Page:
Harlow, Essex.--August 23rd, a public meeting was held in the Baptist chapel, Harlow, in connection with the resignation of the Rev. T. R. Stevenson, who for upwards of three years has filled the pastorate of the church worshipping there. The chair was taken by Charles Barnard, Esq., of Harlow Bury, and addresses expressive of esteem and sympathy toward Mr. Stevenson were delivered by the Rev. F. Edwards, B.A., of Harlow; W.Cuthbertson, of Bishops Stortford ; J. Wood, of Sawbridgworth; and Mr. Whitaker, one of the deacons of the church. In the course of the evening a handsome drawing-room timepiece, and a purse containing £22, were presented to Mr. Stevenson.
ALDBOROUGH, SUFFOLK.-September 6th, meetings were held in Union Chapel, for the nu the purpose of taking leave of the Rev. T. M. Roberts, B.A., who, after a pastorate of four years at Aldborough, has accepted a call to Newbury, Berks. Addresses were delivered by the Rev. G. Pope, late of Collingham, Notts, by the deacons, Messrs. Lincoln, C. Smith, and Wills; and by Mr. R. Taylor, of Notting-hill. In the name of the church and congregation, Mr. Lincoln, the senior deacon, presented to the retiring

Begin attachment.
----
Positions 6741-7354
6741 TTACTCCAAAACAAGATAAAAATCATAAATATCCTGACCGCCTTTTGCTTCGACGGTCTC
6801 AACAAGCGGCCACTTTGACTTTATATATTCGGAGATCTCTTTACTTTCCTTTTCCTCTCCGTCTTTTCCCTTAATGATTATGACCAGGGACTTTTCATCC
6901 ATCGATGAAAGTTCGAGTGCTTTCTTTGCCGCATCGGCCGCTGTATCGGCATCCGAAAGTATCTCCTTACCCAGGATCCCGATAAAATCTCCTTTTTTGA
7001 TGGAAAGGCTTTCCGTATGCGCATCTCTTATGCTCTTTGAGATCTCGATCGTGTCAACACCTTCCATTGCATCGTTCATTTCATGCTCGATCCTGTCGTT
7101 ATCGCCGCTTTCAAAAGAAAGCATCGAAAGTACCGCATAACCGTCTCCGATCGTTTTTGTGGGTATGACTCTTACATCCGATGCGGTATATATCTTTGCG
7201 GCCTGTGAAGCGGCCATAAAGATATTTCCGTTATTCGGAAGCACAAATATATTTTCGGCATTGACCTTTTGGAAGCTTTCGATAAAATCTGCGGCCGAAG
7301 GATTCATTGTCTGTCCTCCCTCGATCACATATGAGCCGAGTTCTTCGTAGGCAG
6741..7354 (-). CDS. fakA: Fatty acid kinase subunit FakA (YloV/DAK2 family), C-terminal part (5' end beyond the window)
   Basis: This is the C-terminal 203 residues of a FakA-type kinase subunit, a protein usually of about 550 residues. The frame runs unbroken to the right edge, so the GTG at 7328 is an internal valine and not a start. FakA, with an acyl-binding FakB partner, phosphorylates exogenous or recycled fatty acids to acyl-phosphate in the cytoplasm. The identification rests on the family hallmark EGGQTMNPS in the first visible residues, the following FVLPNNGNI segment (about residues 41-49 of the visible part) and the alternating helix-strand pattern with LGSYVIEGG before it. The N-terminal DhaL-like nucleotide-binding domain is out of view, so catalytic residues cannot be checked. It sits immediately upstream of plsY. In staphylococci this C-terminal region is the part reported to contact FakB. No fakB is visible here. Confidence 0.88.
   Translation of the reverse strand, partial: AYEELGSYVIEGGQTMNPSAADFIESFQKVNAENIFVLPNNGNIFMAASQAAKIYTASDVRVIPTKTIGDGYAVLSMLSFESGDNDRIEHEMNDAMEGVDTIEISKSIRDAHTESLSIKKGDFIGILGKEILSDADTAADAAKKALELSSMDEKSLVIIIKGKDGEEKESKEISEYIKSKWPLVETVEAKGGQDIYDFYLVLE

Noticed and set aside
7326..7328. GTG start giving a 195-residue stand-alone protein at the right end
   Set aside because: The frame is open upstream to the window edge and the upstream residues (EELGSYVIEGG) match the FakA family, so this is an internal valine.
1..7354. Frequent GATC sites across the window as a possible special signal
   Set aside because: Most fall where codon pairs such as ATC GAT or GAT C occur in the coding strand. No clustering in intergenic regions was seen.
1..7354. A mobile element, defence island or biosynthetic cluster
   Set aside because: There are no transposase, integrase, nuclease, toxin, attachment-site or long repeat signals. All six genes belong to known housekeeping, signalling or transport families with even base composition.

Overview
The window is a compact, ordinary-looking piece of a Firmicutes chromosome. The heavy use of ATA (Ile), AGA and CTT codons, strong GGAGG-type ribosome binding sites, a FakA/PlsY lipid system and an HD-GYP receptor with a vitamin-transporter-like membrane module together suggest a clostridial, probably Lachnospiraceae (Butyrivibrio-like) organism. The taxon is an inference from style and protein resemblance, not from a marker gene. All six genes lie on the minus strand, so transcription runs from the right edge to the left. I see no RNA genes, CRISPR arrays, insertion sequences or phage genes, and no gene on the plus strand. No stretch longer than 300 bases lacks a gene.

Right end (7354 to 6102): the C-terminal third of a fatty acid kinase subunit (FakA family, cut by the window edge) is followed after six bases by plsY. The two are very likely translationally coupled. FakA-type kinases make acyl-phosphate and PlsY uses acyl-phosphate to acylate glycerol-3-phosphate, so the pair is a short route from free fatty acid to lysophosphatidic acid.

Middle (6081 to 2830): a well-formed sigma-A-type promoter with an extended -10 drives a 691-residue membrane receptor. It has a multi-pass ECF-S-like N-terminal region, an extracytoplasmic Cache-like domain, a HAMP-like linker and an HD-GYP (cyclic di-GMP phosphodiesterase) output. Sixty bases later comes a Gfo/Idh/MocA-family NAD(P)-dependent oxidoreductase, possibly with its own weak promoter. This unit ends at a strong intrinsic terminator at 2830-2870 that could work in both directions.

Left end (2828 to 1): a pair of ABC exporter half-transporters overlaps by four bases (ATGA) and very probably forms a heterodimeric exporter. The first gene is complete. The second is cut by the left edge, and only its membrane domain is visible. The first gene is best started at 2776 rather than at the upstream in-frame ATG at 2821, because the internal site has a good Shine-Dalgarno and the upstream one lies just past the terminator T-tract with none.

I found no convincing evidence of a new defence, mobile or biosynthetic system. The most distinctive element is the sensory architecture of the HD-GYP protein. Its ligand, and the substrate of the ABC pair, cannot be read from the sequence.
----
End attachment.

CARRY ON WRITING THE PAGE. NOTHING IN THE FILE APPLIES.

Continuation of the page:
Mr. H. D. Mills .......................
2 0 Mr. E. Mills ........................ 0 2 0 Mr. Joseph Ainslie.................. 0 10 0 Mr. Thomas Hovell ............... 0 5 0 Capt. R. Gibb .....
0 7 6 Rev. David Mills ...................... 1 0 0
pastor a handsome tea service, together with an inkstand, in token of the affection of his late charge.
KINGSBRIDGE, Devon.—September 6th, a meeting was held to take leave of the late pastor, the Rev. T. Peters, who has accepted an invitation to the pastorate of the church at Watford. J. Scoble, Esq., presided, when interesting addresses, abounding in expressions of esteem for Mr. Peters, and of regret at his removal, were delivered by various friends. A purse of £30, contri. buted by the church and congregation, was presented to Mr. Peters by Mr. Balkwill, as an expression of their affectionate regard and appreciation of his ministry.
BISHOP BURTON, NEAR BEVERLEY.The centenary of this church was celebrated by sermons on September 25th, preached by Rev. G. C. Catterall, and a public meeting held on the 27th. The Rev. J. Dawson, the pastor, read an account of the history of the church. The chapel was opened in 1770, and Mr. David Kinghorn, the father of the Rev. Joseph Kinghorn, of Norwich, was the first pastor. There have been (including the present) ten pastors, two of whom held the office fifty-nine years; namely, Mr. Kinghorn twenty-nine years and Mr. Berry thirty years. The meeting was addressed by Dr. Evans, of Scarborough; the Revs. G. C. Catterall, of Wakefield; L. B. Brown, of Hull; S. Brown, of Beverley ; A. Bowden, of Driffield ; and W. C. Upton, of Beverley.
HEMEL HEMPSTEAD, HERTS.—The third anniversary of Marlowes Chapel, Hemel Hempstead, was celebrated on the 27th September. Sermons were preached in the afternoon and evening by the Rev. James Mursell, of Kettering. Collections were made on behalf of the chapel-building fund.